Yarrow

Legend has it that the scientific name of the yarrow comes from the Greek hero Achilles, who used it to treat his companions. This is a bushy perennial forming a compact clump that is straight or creeping. The yarrow beautifully decorates flowerbeds, borders and rock gardens. Easy to grow, it makes nice bouquets, fresh or dried.
Common name : Yarrow
Scientific name : Achillea millefolium
Family : Asteraceae
Category : Perennials
Type of plant : Perennial
Achillea millefolium cultivars are numerous and have flat-topped flower clusters that bloom from June to August. Their habit takes the form of a dense cushion, with the large flower heads blooming over top. The cultivars range from red to white in color, including the lovely "Lilac Beauty." Their species form is more invasive but has been used in infusions for circulatory disorders for centuries.

Sowing & planting

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Flowering

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Caracteristics

Exposition
Water needs
Granulométrie plants.granulometry_4
Frost-resistance High
Zone USDA 5a
Height 60 - 80
pH 6 - 7

Identify my yarrow

Yarrow are herbaceous perennials with alternate leaves. Like all composites, what we commonly call the "flower" is in fact a capitulum, or flower head, formed by a disk of tubular, hermaphrodite flowers surrounded by ligulate, female flowers. There are numerous yarrow cultivars. The cultivars range from red to white in color, including the lovely "Lilac Beauty."

Plant my yarrow

Most yarrow tolerate a wide range of soil and sun exposure. Prepare the soil with some light digging (to decompact without necessarily turning it over with a pitchfork or broadfork), hoeing, and raking. Plant the yarrow, leaving space between the plants equal to 1/3 of the eventual adult height. Tamp the soil down well so that the roots are not in contact with air, then water generously. Sowing in place is also possible. To plant in a pot, choose a large container — your yarrow will quickly grow to 60 cm — which cannot be knocked over by wind. Plant in a mixture of high quality soil, compost, and sand, making sure that your container has drainage holes and a planter saucer.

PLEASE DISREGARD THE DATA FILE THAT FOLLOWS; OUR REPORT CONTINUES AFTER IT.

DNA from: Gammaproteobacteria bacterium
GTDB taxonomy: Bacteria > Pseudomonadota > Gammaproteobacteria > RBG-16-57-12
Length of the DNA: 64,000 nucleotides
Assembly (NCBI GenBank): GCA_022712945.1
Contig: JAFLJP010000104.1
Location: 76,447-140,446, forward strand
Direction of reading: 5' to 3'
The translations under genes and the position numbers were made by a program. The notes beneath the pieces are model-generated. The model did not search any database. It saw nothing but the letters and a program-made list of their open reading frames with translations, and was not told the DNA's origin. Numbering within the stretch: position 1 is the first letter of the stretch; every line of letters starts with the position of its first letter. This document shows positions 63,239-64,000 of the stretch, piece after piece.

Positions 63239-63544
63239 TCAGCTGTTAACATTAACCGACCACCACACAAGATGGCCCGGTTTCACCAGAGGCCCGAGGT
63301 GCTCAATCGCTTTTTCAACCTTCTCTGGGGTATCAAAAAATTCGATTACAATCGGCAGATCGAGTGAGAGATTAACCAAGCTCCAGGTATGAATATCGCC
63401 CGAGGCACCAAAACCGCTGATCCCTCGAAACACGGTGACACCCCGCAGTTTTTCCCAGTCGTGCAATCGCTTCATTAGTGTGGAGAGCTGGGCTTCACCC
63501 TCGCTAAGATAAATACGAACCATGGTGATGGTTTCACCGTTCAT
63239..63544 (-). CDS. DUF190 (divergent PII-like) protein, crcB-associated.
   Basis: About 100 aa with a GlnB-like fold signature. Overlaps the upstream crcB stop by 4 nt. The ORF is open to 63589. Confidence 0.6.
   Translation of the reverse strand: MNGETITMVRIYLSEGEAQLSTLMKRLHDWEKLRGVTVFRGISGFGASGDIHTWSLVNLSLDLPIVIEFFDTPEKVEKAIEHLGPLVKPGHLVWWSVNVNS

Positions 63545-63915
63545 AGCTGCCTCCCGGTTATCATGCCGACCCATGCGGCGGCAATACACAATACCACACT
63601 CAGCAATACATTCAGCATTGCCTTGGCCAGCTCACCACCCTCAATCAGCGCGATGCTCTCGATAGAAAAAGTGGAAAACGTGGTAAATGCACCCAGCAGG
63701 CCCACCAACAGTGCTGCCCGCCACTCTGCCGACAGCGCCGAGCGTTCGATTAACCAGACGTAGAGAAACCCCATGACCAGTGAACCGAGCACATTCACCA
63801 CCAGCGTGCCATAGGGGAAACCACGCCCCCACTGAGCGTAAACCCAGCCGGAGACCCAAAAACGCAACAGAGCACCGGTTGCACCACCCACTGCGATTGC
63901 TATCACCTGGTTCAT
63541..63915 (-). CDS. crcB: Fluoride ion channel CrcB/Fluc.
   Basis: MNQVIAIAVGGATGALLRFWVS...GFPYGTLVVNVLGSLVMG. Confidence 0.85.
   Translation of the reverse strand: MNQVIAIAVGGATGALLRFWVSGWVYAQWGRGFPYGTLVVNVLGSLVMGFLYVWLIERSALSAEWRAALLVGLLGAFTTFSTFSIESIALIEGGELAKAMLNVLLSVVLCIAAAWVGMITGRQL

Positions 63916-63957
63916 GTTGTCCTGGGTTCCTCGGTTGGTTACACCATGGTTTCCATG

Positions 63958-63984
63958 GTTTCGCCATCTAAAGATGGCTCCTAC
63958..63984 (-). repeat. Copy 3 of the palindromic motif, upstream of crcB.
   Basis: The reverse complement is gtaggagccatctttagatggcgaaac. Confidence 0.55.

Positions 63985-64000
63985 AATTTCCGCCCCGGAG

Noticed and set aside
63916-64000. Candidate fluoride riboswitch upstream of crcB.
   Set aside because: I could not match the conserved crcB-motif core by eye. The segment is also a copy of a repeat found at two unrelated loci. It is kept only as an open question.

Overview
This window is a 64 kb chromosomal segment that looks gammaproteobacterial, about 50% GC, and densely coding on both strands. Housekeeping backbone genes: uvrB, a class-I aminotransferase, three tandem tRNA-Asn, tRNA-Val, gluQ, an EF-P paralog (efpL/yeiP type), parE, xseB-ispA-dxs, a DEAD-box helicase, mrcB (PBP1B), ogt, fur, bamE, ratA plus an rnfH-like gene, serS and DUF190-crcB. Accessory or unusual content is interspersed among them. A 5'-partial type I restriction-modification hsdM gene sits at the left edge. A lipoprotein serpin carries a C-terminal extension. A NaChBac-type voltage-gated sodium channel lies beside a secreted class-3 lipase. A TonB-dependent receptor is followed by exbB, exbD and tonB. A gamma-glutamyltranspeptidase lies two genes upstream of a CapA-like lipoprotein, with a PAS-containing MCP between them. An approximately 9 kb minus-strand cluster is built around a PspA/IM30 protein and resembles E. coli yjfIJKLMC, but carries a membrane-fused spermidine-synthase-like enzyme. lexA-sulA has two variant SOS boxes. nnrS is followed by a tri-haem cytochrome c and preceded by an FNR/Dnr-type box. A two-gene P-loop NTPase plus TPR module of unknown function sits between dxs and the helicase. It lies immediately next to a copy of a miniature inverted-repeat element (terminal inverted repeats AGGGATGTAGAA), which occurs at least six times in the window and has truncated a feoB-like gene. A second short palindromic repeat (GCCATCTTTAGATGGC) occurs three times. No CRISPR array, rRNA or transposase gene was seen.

Water my yarrow

The first month after planting, water yew every three days without unnecessarily wetting the foliage in the morning or evening. Pour until satiety the water takes some time to be absorbed by the soil. Then, except in case of severe drought, additional inputs will not be needed. In pots, water once a week if it does not rain.

Weed my yarrow

Yarrow doesn't occupy the soil densely, so it's fine to weed the foot of the plant from time to time — monitor to make sure they don't invade their neighbours!

Cut down my yarrow

At the end of the season, prune all floral stems and dried leaves to 15 cm above to soil in order to refresh the look of the flowerbed. You yarrow will come back even better the following spring!

Propagate my yarrow

The easiest method is division in April. Cut the root ball in half or in quarters with the help of a spade, then replant.

Mulch my yarrow

Mulch around the base of the plant in October and June to limit evaporation in summer and to fertilize and protect the soil during winter. Choose a wood chip mulch in October and a leaf or compost mulch in June.

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